New understanding of the aging brain

     Variations of the gene that protects the brain as it ages may also
                 indicate a susceptibility for Alzheimer's.

    TORONTO, Sept. 10 /CNW/ - A team of researchers led by scientists at The
Hospital for Sick Children (SickKids) has discovered that the mammalian gene,
p73 is essential for protecting the brain through the normal aging process.
The findings suggest that reduced levels of p73 may increase a person's
likelihood of developing Alzheimer's or another neurodegenerative disorder.
Their findings are published in the September 2008 issue of Neuron.
    Using mouse models, researchers determined that a genetic variation that
causes insufficiency for p73 leads to behavioural and anatomical changes
commonly observed in the aging brain. Decreased levels of p73 were also found
to cause key hallmarks of Alzheimer's disease, namely the appearance of
deposits that resemble tangles, which are thought to interfere with and impair
thinking and memory.
    "These findings are particularly exciting because little is known about
why and how the brain ages or develops a disease like Alzheimer's," says
Dr. David Kaplan, Senior Scientist in the Cell Biology Program at SickKids,
professor in the Department of Molecular Genetics, at the University of
Toronto, Canada Research Chair in Cancer and Neuroscience, and a co-lead
author of the study.
    "By showing the previously unsuspected role that p73 plays in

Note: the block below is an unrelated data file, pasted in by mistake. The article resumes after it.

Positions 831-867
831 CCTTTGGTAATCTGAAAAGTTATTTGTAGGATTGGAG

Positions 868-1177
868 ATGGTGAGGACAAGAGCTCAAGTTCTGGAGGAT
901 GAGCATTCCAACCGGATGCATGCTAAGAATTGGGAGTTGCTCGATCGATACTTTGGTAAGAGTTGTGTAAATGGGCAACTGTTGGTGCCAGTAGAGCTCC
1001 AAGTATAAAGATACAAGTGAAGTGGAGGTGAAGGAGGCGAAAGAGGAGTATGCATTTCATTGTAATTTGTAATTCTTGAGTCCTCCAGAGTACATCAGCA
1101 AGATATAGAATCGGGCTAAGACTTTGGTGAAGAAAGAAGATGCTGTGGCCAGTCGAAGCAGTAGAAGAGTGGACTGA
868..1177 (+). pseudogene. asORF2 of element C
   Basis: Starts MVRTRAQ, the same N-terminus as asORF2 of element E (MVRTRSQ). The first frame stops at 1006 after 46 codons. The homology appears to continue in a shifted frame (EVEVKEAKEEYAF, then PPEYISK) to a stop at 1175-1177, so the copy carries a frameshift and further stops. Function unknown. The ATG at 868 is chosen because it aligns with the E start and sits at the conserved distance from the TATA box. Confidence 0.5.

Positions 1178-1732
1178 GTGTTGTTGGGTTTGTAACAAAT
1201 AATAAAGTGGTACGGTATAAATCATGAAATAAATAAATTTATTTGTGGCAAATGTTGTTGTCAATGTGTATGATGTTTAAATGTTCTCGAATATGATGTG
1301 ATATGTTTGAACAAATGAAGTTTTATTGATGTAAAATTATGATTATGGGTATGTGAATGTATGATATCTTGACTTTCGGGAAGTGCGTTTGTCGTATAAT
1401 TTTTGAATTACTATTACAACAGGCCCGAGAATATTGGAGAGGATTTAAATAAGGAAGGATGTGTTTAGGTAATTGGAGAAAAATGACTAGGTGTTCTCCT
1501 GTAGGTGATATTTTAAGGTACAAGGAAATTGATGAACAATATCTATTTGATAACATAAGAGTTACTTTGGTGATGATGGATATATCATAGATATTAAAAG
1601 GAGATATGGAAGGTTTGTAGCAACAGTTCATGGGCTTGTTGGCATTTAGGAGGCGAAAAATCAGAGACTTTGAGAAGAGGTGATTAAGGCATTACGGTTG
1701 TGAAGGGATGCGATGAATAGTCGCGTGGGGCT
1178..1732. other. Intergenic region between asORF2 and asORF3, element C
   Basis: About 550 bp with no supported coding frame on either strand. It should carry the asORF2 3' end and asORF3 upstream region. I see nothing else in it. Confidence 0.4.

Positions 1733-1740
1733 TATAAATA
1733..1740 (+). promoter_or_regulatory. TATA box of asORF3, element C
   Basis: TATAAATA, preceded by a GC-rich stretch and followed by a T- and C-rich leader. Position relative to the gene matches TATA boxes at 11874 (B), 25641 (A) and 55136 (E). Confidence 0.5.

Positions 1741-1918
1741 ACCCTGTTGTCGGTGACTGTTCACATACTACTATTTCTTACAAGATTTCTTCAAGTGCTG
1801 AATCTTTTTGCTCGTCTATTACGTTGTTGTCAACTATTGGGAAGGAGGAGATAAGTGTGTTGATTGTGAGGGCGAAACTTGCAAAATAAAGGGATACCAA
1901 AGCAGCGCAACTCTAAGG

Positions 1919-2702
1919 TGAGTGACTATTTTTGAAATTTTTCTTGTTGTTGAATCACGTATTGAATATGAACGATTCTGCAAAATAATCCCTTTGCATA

neurodegeneration, we are one step closer to unraveling this mystery," adds
Dr. Freda Miller, Senior Scientist in the Developmental & Stem Cell Biology
Program at SickKids, professor in the Department of Molecular Genetics at the
University of Toronto, Canada Research Chair in Developmental Biology, Howard
Hughes Medical Institute International Research Scholar and the study's other
co-lead author.
    These findings could eventually lead to the development of genetic tests
that measure levels of the gene and help determine whether a person is at
enhanced risk for developing Alzheimer's. Early detection of this genetic
anomaly in children could lead to therapies to address the issue before it
manifests itself later in life. Other possibilities could include the
development of drugs that increase the levels of p73, potentially helping to
delay or halt the progression of neurodegenerative disease and aging.
    The Alzheimer's Society of Canada estimates that 450,000 (or one in 13)
Canadians over the age of 65 have Alzheimer's or similar degenerative brain
diseases. Approximately $5.5 billion (CAD) a year is spent on persons with
Alzheimer's and related dementias.
    The study was supported by the Canadian Institute of Health Research, the
Heart & Stroke Foundation, Neuroscience Canada, and SickKids Foundation.

    The Hospital for Sick Children (SickKids), affiliated with the University
of Toronto, is Canada's most research-intensive hospital and the largest
centre dedicated to improving children's health in the country. As innovators
in child health, SickKids improves the health of children by integrating care,
research and teaching. Our mission is to provide the best in complex and
specialized care by creating scientific and clinical advancements, sharing our
knowledge and expertise and championing the development of an accessible,
comprehensive and sustainable child health system. For more information,
please visit SickKids is committed to healthier children for
a better world.

For further information:

For further information: Janice Nicholson, The Hospital for Sick
Children, (416) 813-6684,

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